Because of all these shifts in human behavior, video is becoming more normalized, more accepted, and more adopted from a primary channel of communication. I see a tremendous opportunity for financial brands to increase human connections and create exponential value by further deepening human relationships with different audiences. 

1. Internal teams that are working remotely: Just because we're opening back up in some cities, in some states, in some countries, doesn't necessarily mean that everyone is going to be flocking back into the office. Jack Dorsey, who's the CEO of Twitter, has been making some news as of recently, as all of his team members can be remote indefinitely. So we're going to see a transformation of work as a result of this crisis. And if we're transforming the way that we work, we must transform the way that we communicate with other team members.

2. Consumer account holders who are not able to or don't want to visit a branch location: Once again, just because we're opening back up, doesn't mean everyone wants to come back in and conduct business face-to-face in the drive-thru, let alone the branch. Why? New habits have been formed because of an increase in the adoption of mobile banking. Particularly at an older age demographic, those who were not used to using mobile banking before, have now become accustomed to it over the past few months. 

3. Small business owners who have been forced to shut down: They are struggling to survive even as things are opening back up in the communities that we serve. Bonus: Listen to one of the world’s leading chefs share his story about what local resustrants need from financial brands.

How to Implement Video at Your Financial Brand

Here are five practical examples you can use to apply this thinking at your own financial brand, working from the inside out. 

1. Conduct daily stand up or huddle meetings

These are typically 15 to 30 minutes, with a small group of team members working remotely. The goal of these daily huddle meetings is to help get out of digital communication like email, and chat, where sometimes things can get lost in translation, while at the same time working to maintain some type of human connection as you want to limit the negative impact of isolation when working remotely.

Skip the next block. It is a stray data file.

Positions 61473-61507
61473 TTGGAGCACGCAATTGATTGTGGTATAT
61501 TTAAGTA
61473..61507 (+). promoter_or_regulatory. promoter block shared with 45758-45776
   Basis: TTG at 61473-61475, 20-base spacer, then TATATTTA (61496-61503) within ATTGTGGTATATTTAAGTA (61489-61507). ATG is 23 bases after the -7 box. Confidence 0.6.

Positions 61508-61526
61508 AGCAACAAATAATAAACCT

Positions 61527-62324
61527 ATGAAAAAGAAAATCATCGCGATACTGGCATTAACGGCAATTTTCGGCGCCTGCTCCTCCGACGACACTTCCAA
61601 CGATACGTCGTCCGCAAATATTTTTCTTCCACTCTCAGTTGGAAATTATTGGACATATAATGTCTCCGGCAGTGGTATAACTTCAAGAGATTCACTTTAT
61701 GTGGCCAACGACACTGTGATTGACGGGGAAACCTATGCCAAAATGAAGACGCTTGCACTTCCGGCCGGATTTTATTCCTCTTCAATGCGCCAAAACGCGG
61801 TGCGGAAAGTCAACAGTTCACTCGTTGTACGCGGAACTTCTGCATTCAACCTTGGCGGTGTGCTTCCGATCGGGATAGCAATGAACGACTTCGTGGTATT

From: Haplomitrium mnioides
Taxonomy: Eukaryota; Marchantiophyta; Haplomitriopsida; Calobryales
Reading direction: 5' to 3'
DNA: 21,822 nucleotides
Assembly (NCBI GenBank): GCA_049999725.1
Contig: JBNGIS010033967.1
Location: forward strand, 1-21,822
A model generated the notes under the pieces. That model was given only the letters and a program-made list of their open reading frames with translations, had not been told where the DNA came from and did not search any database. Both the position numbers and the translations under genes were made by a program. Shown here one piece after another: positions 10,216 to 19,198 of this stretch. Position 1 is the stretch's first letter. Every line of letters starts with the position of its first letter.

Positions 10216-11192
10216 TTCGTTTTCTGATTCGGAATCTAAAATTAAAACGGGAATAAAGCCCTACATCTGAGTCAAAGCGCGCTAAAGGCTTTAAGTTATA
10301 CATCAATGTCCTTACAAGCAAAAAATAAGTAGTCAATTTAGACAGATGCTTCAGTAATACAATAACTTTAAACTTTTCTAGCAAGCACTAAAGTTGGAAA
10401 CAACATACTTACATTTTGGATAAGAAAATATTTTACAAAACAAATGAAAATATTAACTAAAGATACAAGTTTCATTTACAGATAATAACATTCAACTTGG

Now, on the flip side of this, I do understand there are some who are starting to feel Zoom fatigue, and it's very psychologically understandable. But I'm wondering, is it an expectation that we put on ourselves of how we should come into these Zoom conversations, to prepare the space, to be "camera ready?” Or is it just working to transform our behaviors in a new type of communication environment? 

Unifying internal teams and keeping morale high by celebrating wins and the progress that we continue to make is the best way to look at kicking off these stand up meetings. At the Digital Growth Institute, we call this WBG, or What's Been Good. Particularly in times of stress and chaos, it's very easy for the mind to go down the dark rabbit hole and get stuck in the cycle of negativity. But when you focus on a positive statement from everyone involved, this should take no more than 30 seconds to a minute per person, it elevates the conversation. It elevates the room, even if that room is remote. 

2. Schedule a video meeting secondary call to action on your financial brand's website product pages. 

Here's why this is important: Even though things are starting to reopen in certain areas around the world, I'm projecting that we'll see some seasonal community lockdowns on and off over the next 18 to 24 months. So take time to bridge the long term DX and the HX, by adding a quick and easy way for them to get in touch with someone at your financial brand that can help guide them remotely, but still face-to-face. This might be for a prospect, a lead, or someone who is interested in making a deposit, or applying for a loan, opening the account. It also might be for a current account holder who has questions about their personal financial situation or needs some additional assistance and guidance with a mobile app.